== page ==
This was a fun experiment for me. I took excitement from fun seeing the progress and using the platform extend the reach of WAVE to scan and review results on multiple websites all with varying templates and histories.
One thing to always keep in mind is that an automated tool can’t catch everything, this is just a good start. A more complete pattern that goes beyond this experiment that I found useful is the following:
- Scan with an automated tool such as our scanning platform
- Focus first on the template for greatest impact
- Remediate errors
- Remediate Contrast Errors
- Remediate template alerts that are in fact issues
- Identify any issues that are outside of your immediate control and decide if something else can be used and document the best course of action (I created a ticket so we wouldn’t forget it)
- Rescan and start with the issues with the greatest impact whether this is the type of issue or number of occurrence
- As you are working on pages take note of any issues you notice manually
- Focus first on the template for greatest impact
- Test with a keyboard
- Make sure you can intuitively navigate through the page with a keyboard and that you can visually know where you are at all times.
- Focus on the template, general content flow and any unique flows
- You should be able to follow all links and submit and fill out forms without using the mouse (look out for validation gotchas on forms)
- Test with a screen reader
- If you aren’t sure on this WebAIM has a great article on how to use a screen reader that will help you get started with NVDA, an open source screen reader available on Windows. In the related Resources they also have tutorials for other screen readers.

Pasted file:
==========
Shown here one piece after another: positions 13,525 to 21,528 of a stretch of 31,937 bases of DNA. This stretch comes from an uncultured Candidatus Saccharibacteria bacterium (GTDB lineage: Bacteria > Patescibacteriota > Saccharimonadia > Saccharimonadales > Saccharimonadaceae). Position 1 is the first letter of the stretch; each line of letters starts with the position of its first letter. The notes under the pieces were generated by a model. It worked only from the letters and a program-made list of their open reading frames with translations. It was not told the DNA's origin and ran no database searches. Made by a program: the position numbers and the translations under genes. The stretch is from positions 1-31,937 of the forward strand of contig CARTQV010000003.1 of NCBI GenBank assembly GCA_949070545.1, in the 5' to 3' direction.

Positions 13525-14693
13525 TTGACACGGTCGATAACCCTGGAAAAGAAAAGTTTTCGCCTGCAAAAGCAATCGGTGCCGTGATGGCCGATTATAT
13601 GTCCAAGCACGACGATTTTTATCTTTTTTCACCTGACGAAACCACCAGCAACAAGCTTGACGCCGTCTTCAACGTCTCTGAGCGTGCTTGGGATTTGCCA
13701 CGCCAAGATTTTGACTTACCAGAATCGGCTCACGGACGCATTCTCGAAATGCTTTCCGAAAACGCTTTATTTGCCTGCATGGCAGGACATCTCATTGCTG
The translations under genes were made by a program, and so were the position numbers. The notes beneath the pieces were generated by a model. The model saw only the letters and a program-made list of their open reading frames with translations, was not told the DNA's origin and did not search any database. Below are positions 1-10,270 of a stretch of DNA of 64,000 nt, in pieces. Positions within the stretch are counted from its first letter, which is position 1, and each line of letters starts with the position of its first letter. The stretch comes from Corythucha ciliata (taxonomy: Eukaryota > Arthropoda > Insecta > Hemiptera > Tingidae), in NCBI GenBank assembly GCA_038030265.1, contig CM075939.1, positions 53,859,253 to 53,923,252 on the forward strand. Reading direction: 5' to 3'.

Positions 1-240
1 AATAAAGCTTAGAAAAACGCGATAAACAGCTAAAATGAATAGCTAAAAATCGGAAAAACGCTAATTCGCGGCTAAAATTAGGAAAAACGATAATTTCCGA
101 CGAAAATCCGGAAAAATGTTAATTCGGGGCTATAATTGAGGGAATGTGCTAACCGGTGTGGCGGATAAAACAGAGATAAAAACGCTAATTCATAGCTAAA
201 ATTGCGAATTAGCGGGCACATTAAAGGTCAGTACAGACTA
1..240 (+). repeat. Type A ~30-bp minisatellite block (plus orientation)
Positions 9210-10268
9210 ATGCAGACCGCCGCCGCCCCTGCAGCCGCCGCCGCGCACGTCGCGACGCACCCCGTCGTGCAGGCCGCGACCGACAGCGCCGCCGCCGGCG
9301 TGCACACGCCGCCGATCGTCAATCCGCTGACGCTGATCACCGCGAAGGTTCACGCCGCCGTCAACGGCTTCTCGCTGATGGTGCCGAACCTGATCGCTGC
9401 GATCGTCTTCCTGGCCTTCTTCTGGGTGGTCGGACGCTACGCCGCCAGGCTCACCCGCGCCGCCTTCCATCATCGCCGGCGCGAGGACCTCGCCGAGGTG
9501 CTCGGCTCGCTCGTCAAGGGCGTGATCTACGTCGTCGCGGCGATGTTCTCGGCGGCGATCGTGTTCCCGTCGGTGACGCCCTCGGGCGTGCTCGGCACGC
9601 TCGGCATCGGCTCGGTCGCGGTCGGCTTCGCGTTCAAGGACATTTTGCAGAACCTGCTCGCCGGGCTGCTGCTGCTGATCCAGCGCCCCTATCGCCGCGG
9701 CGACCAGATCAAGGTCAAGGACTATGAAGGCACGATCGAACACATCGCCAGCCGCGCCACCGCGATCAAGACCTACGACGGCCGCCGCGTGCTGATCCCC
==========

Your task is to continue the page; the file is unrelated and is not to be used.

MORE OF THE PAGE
- Obviously if you have thousands of pages you can’t test everything manually with a screen reader. You can test the template and some high traffic pages or flows.
- Create a cadence with an automated tool
- Set up a recurring scan (we generally do monthly) that will alert you to accessibility issues added across the team or by content editors. Accessibility isn’t one and done, it is a process and there can be regressions as new features and things are added. When new issues are found of course fix them but also give those areas a high priority for your manual testing.
I have found this process useful in our web accessibility efforts.
The experiment I did here was simplified. It was 8 code bases and 8 unique templates but they were simple sites and it was a small amount of total pages. That being said if those 8 templates were used across 2 million pages it would have been similar effort for the template issues.
All progress is good progress and knowing is half the battle
If you have a million pages and 20 developers and 300 content editors it obviously won’t be as simple as my experiment, but if you are reading this you have the ability to improve or influence web accessibility at your organization no matter what your role is. It could be remediation like this example or as simple as learning about, talking about it and increasing awareness.
Web Accessibility has many benefits from compliance, market differential, customer base, to helping make peoples lives better. It can seem daunting but as long as we are moving and in the right direction it is a win. Even if we can’t do everything today, in web accessibility all progress is good progress and knowing is half the battle.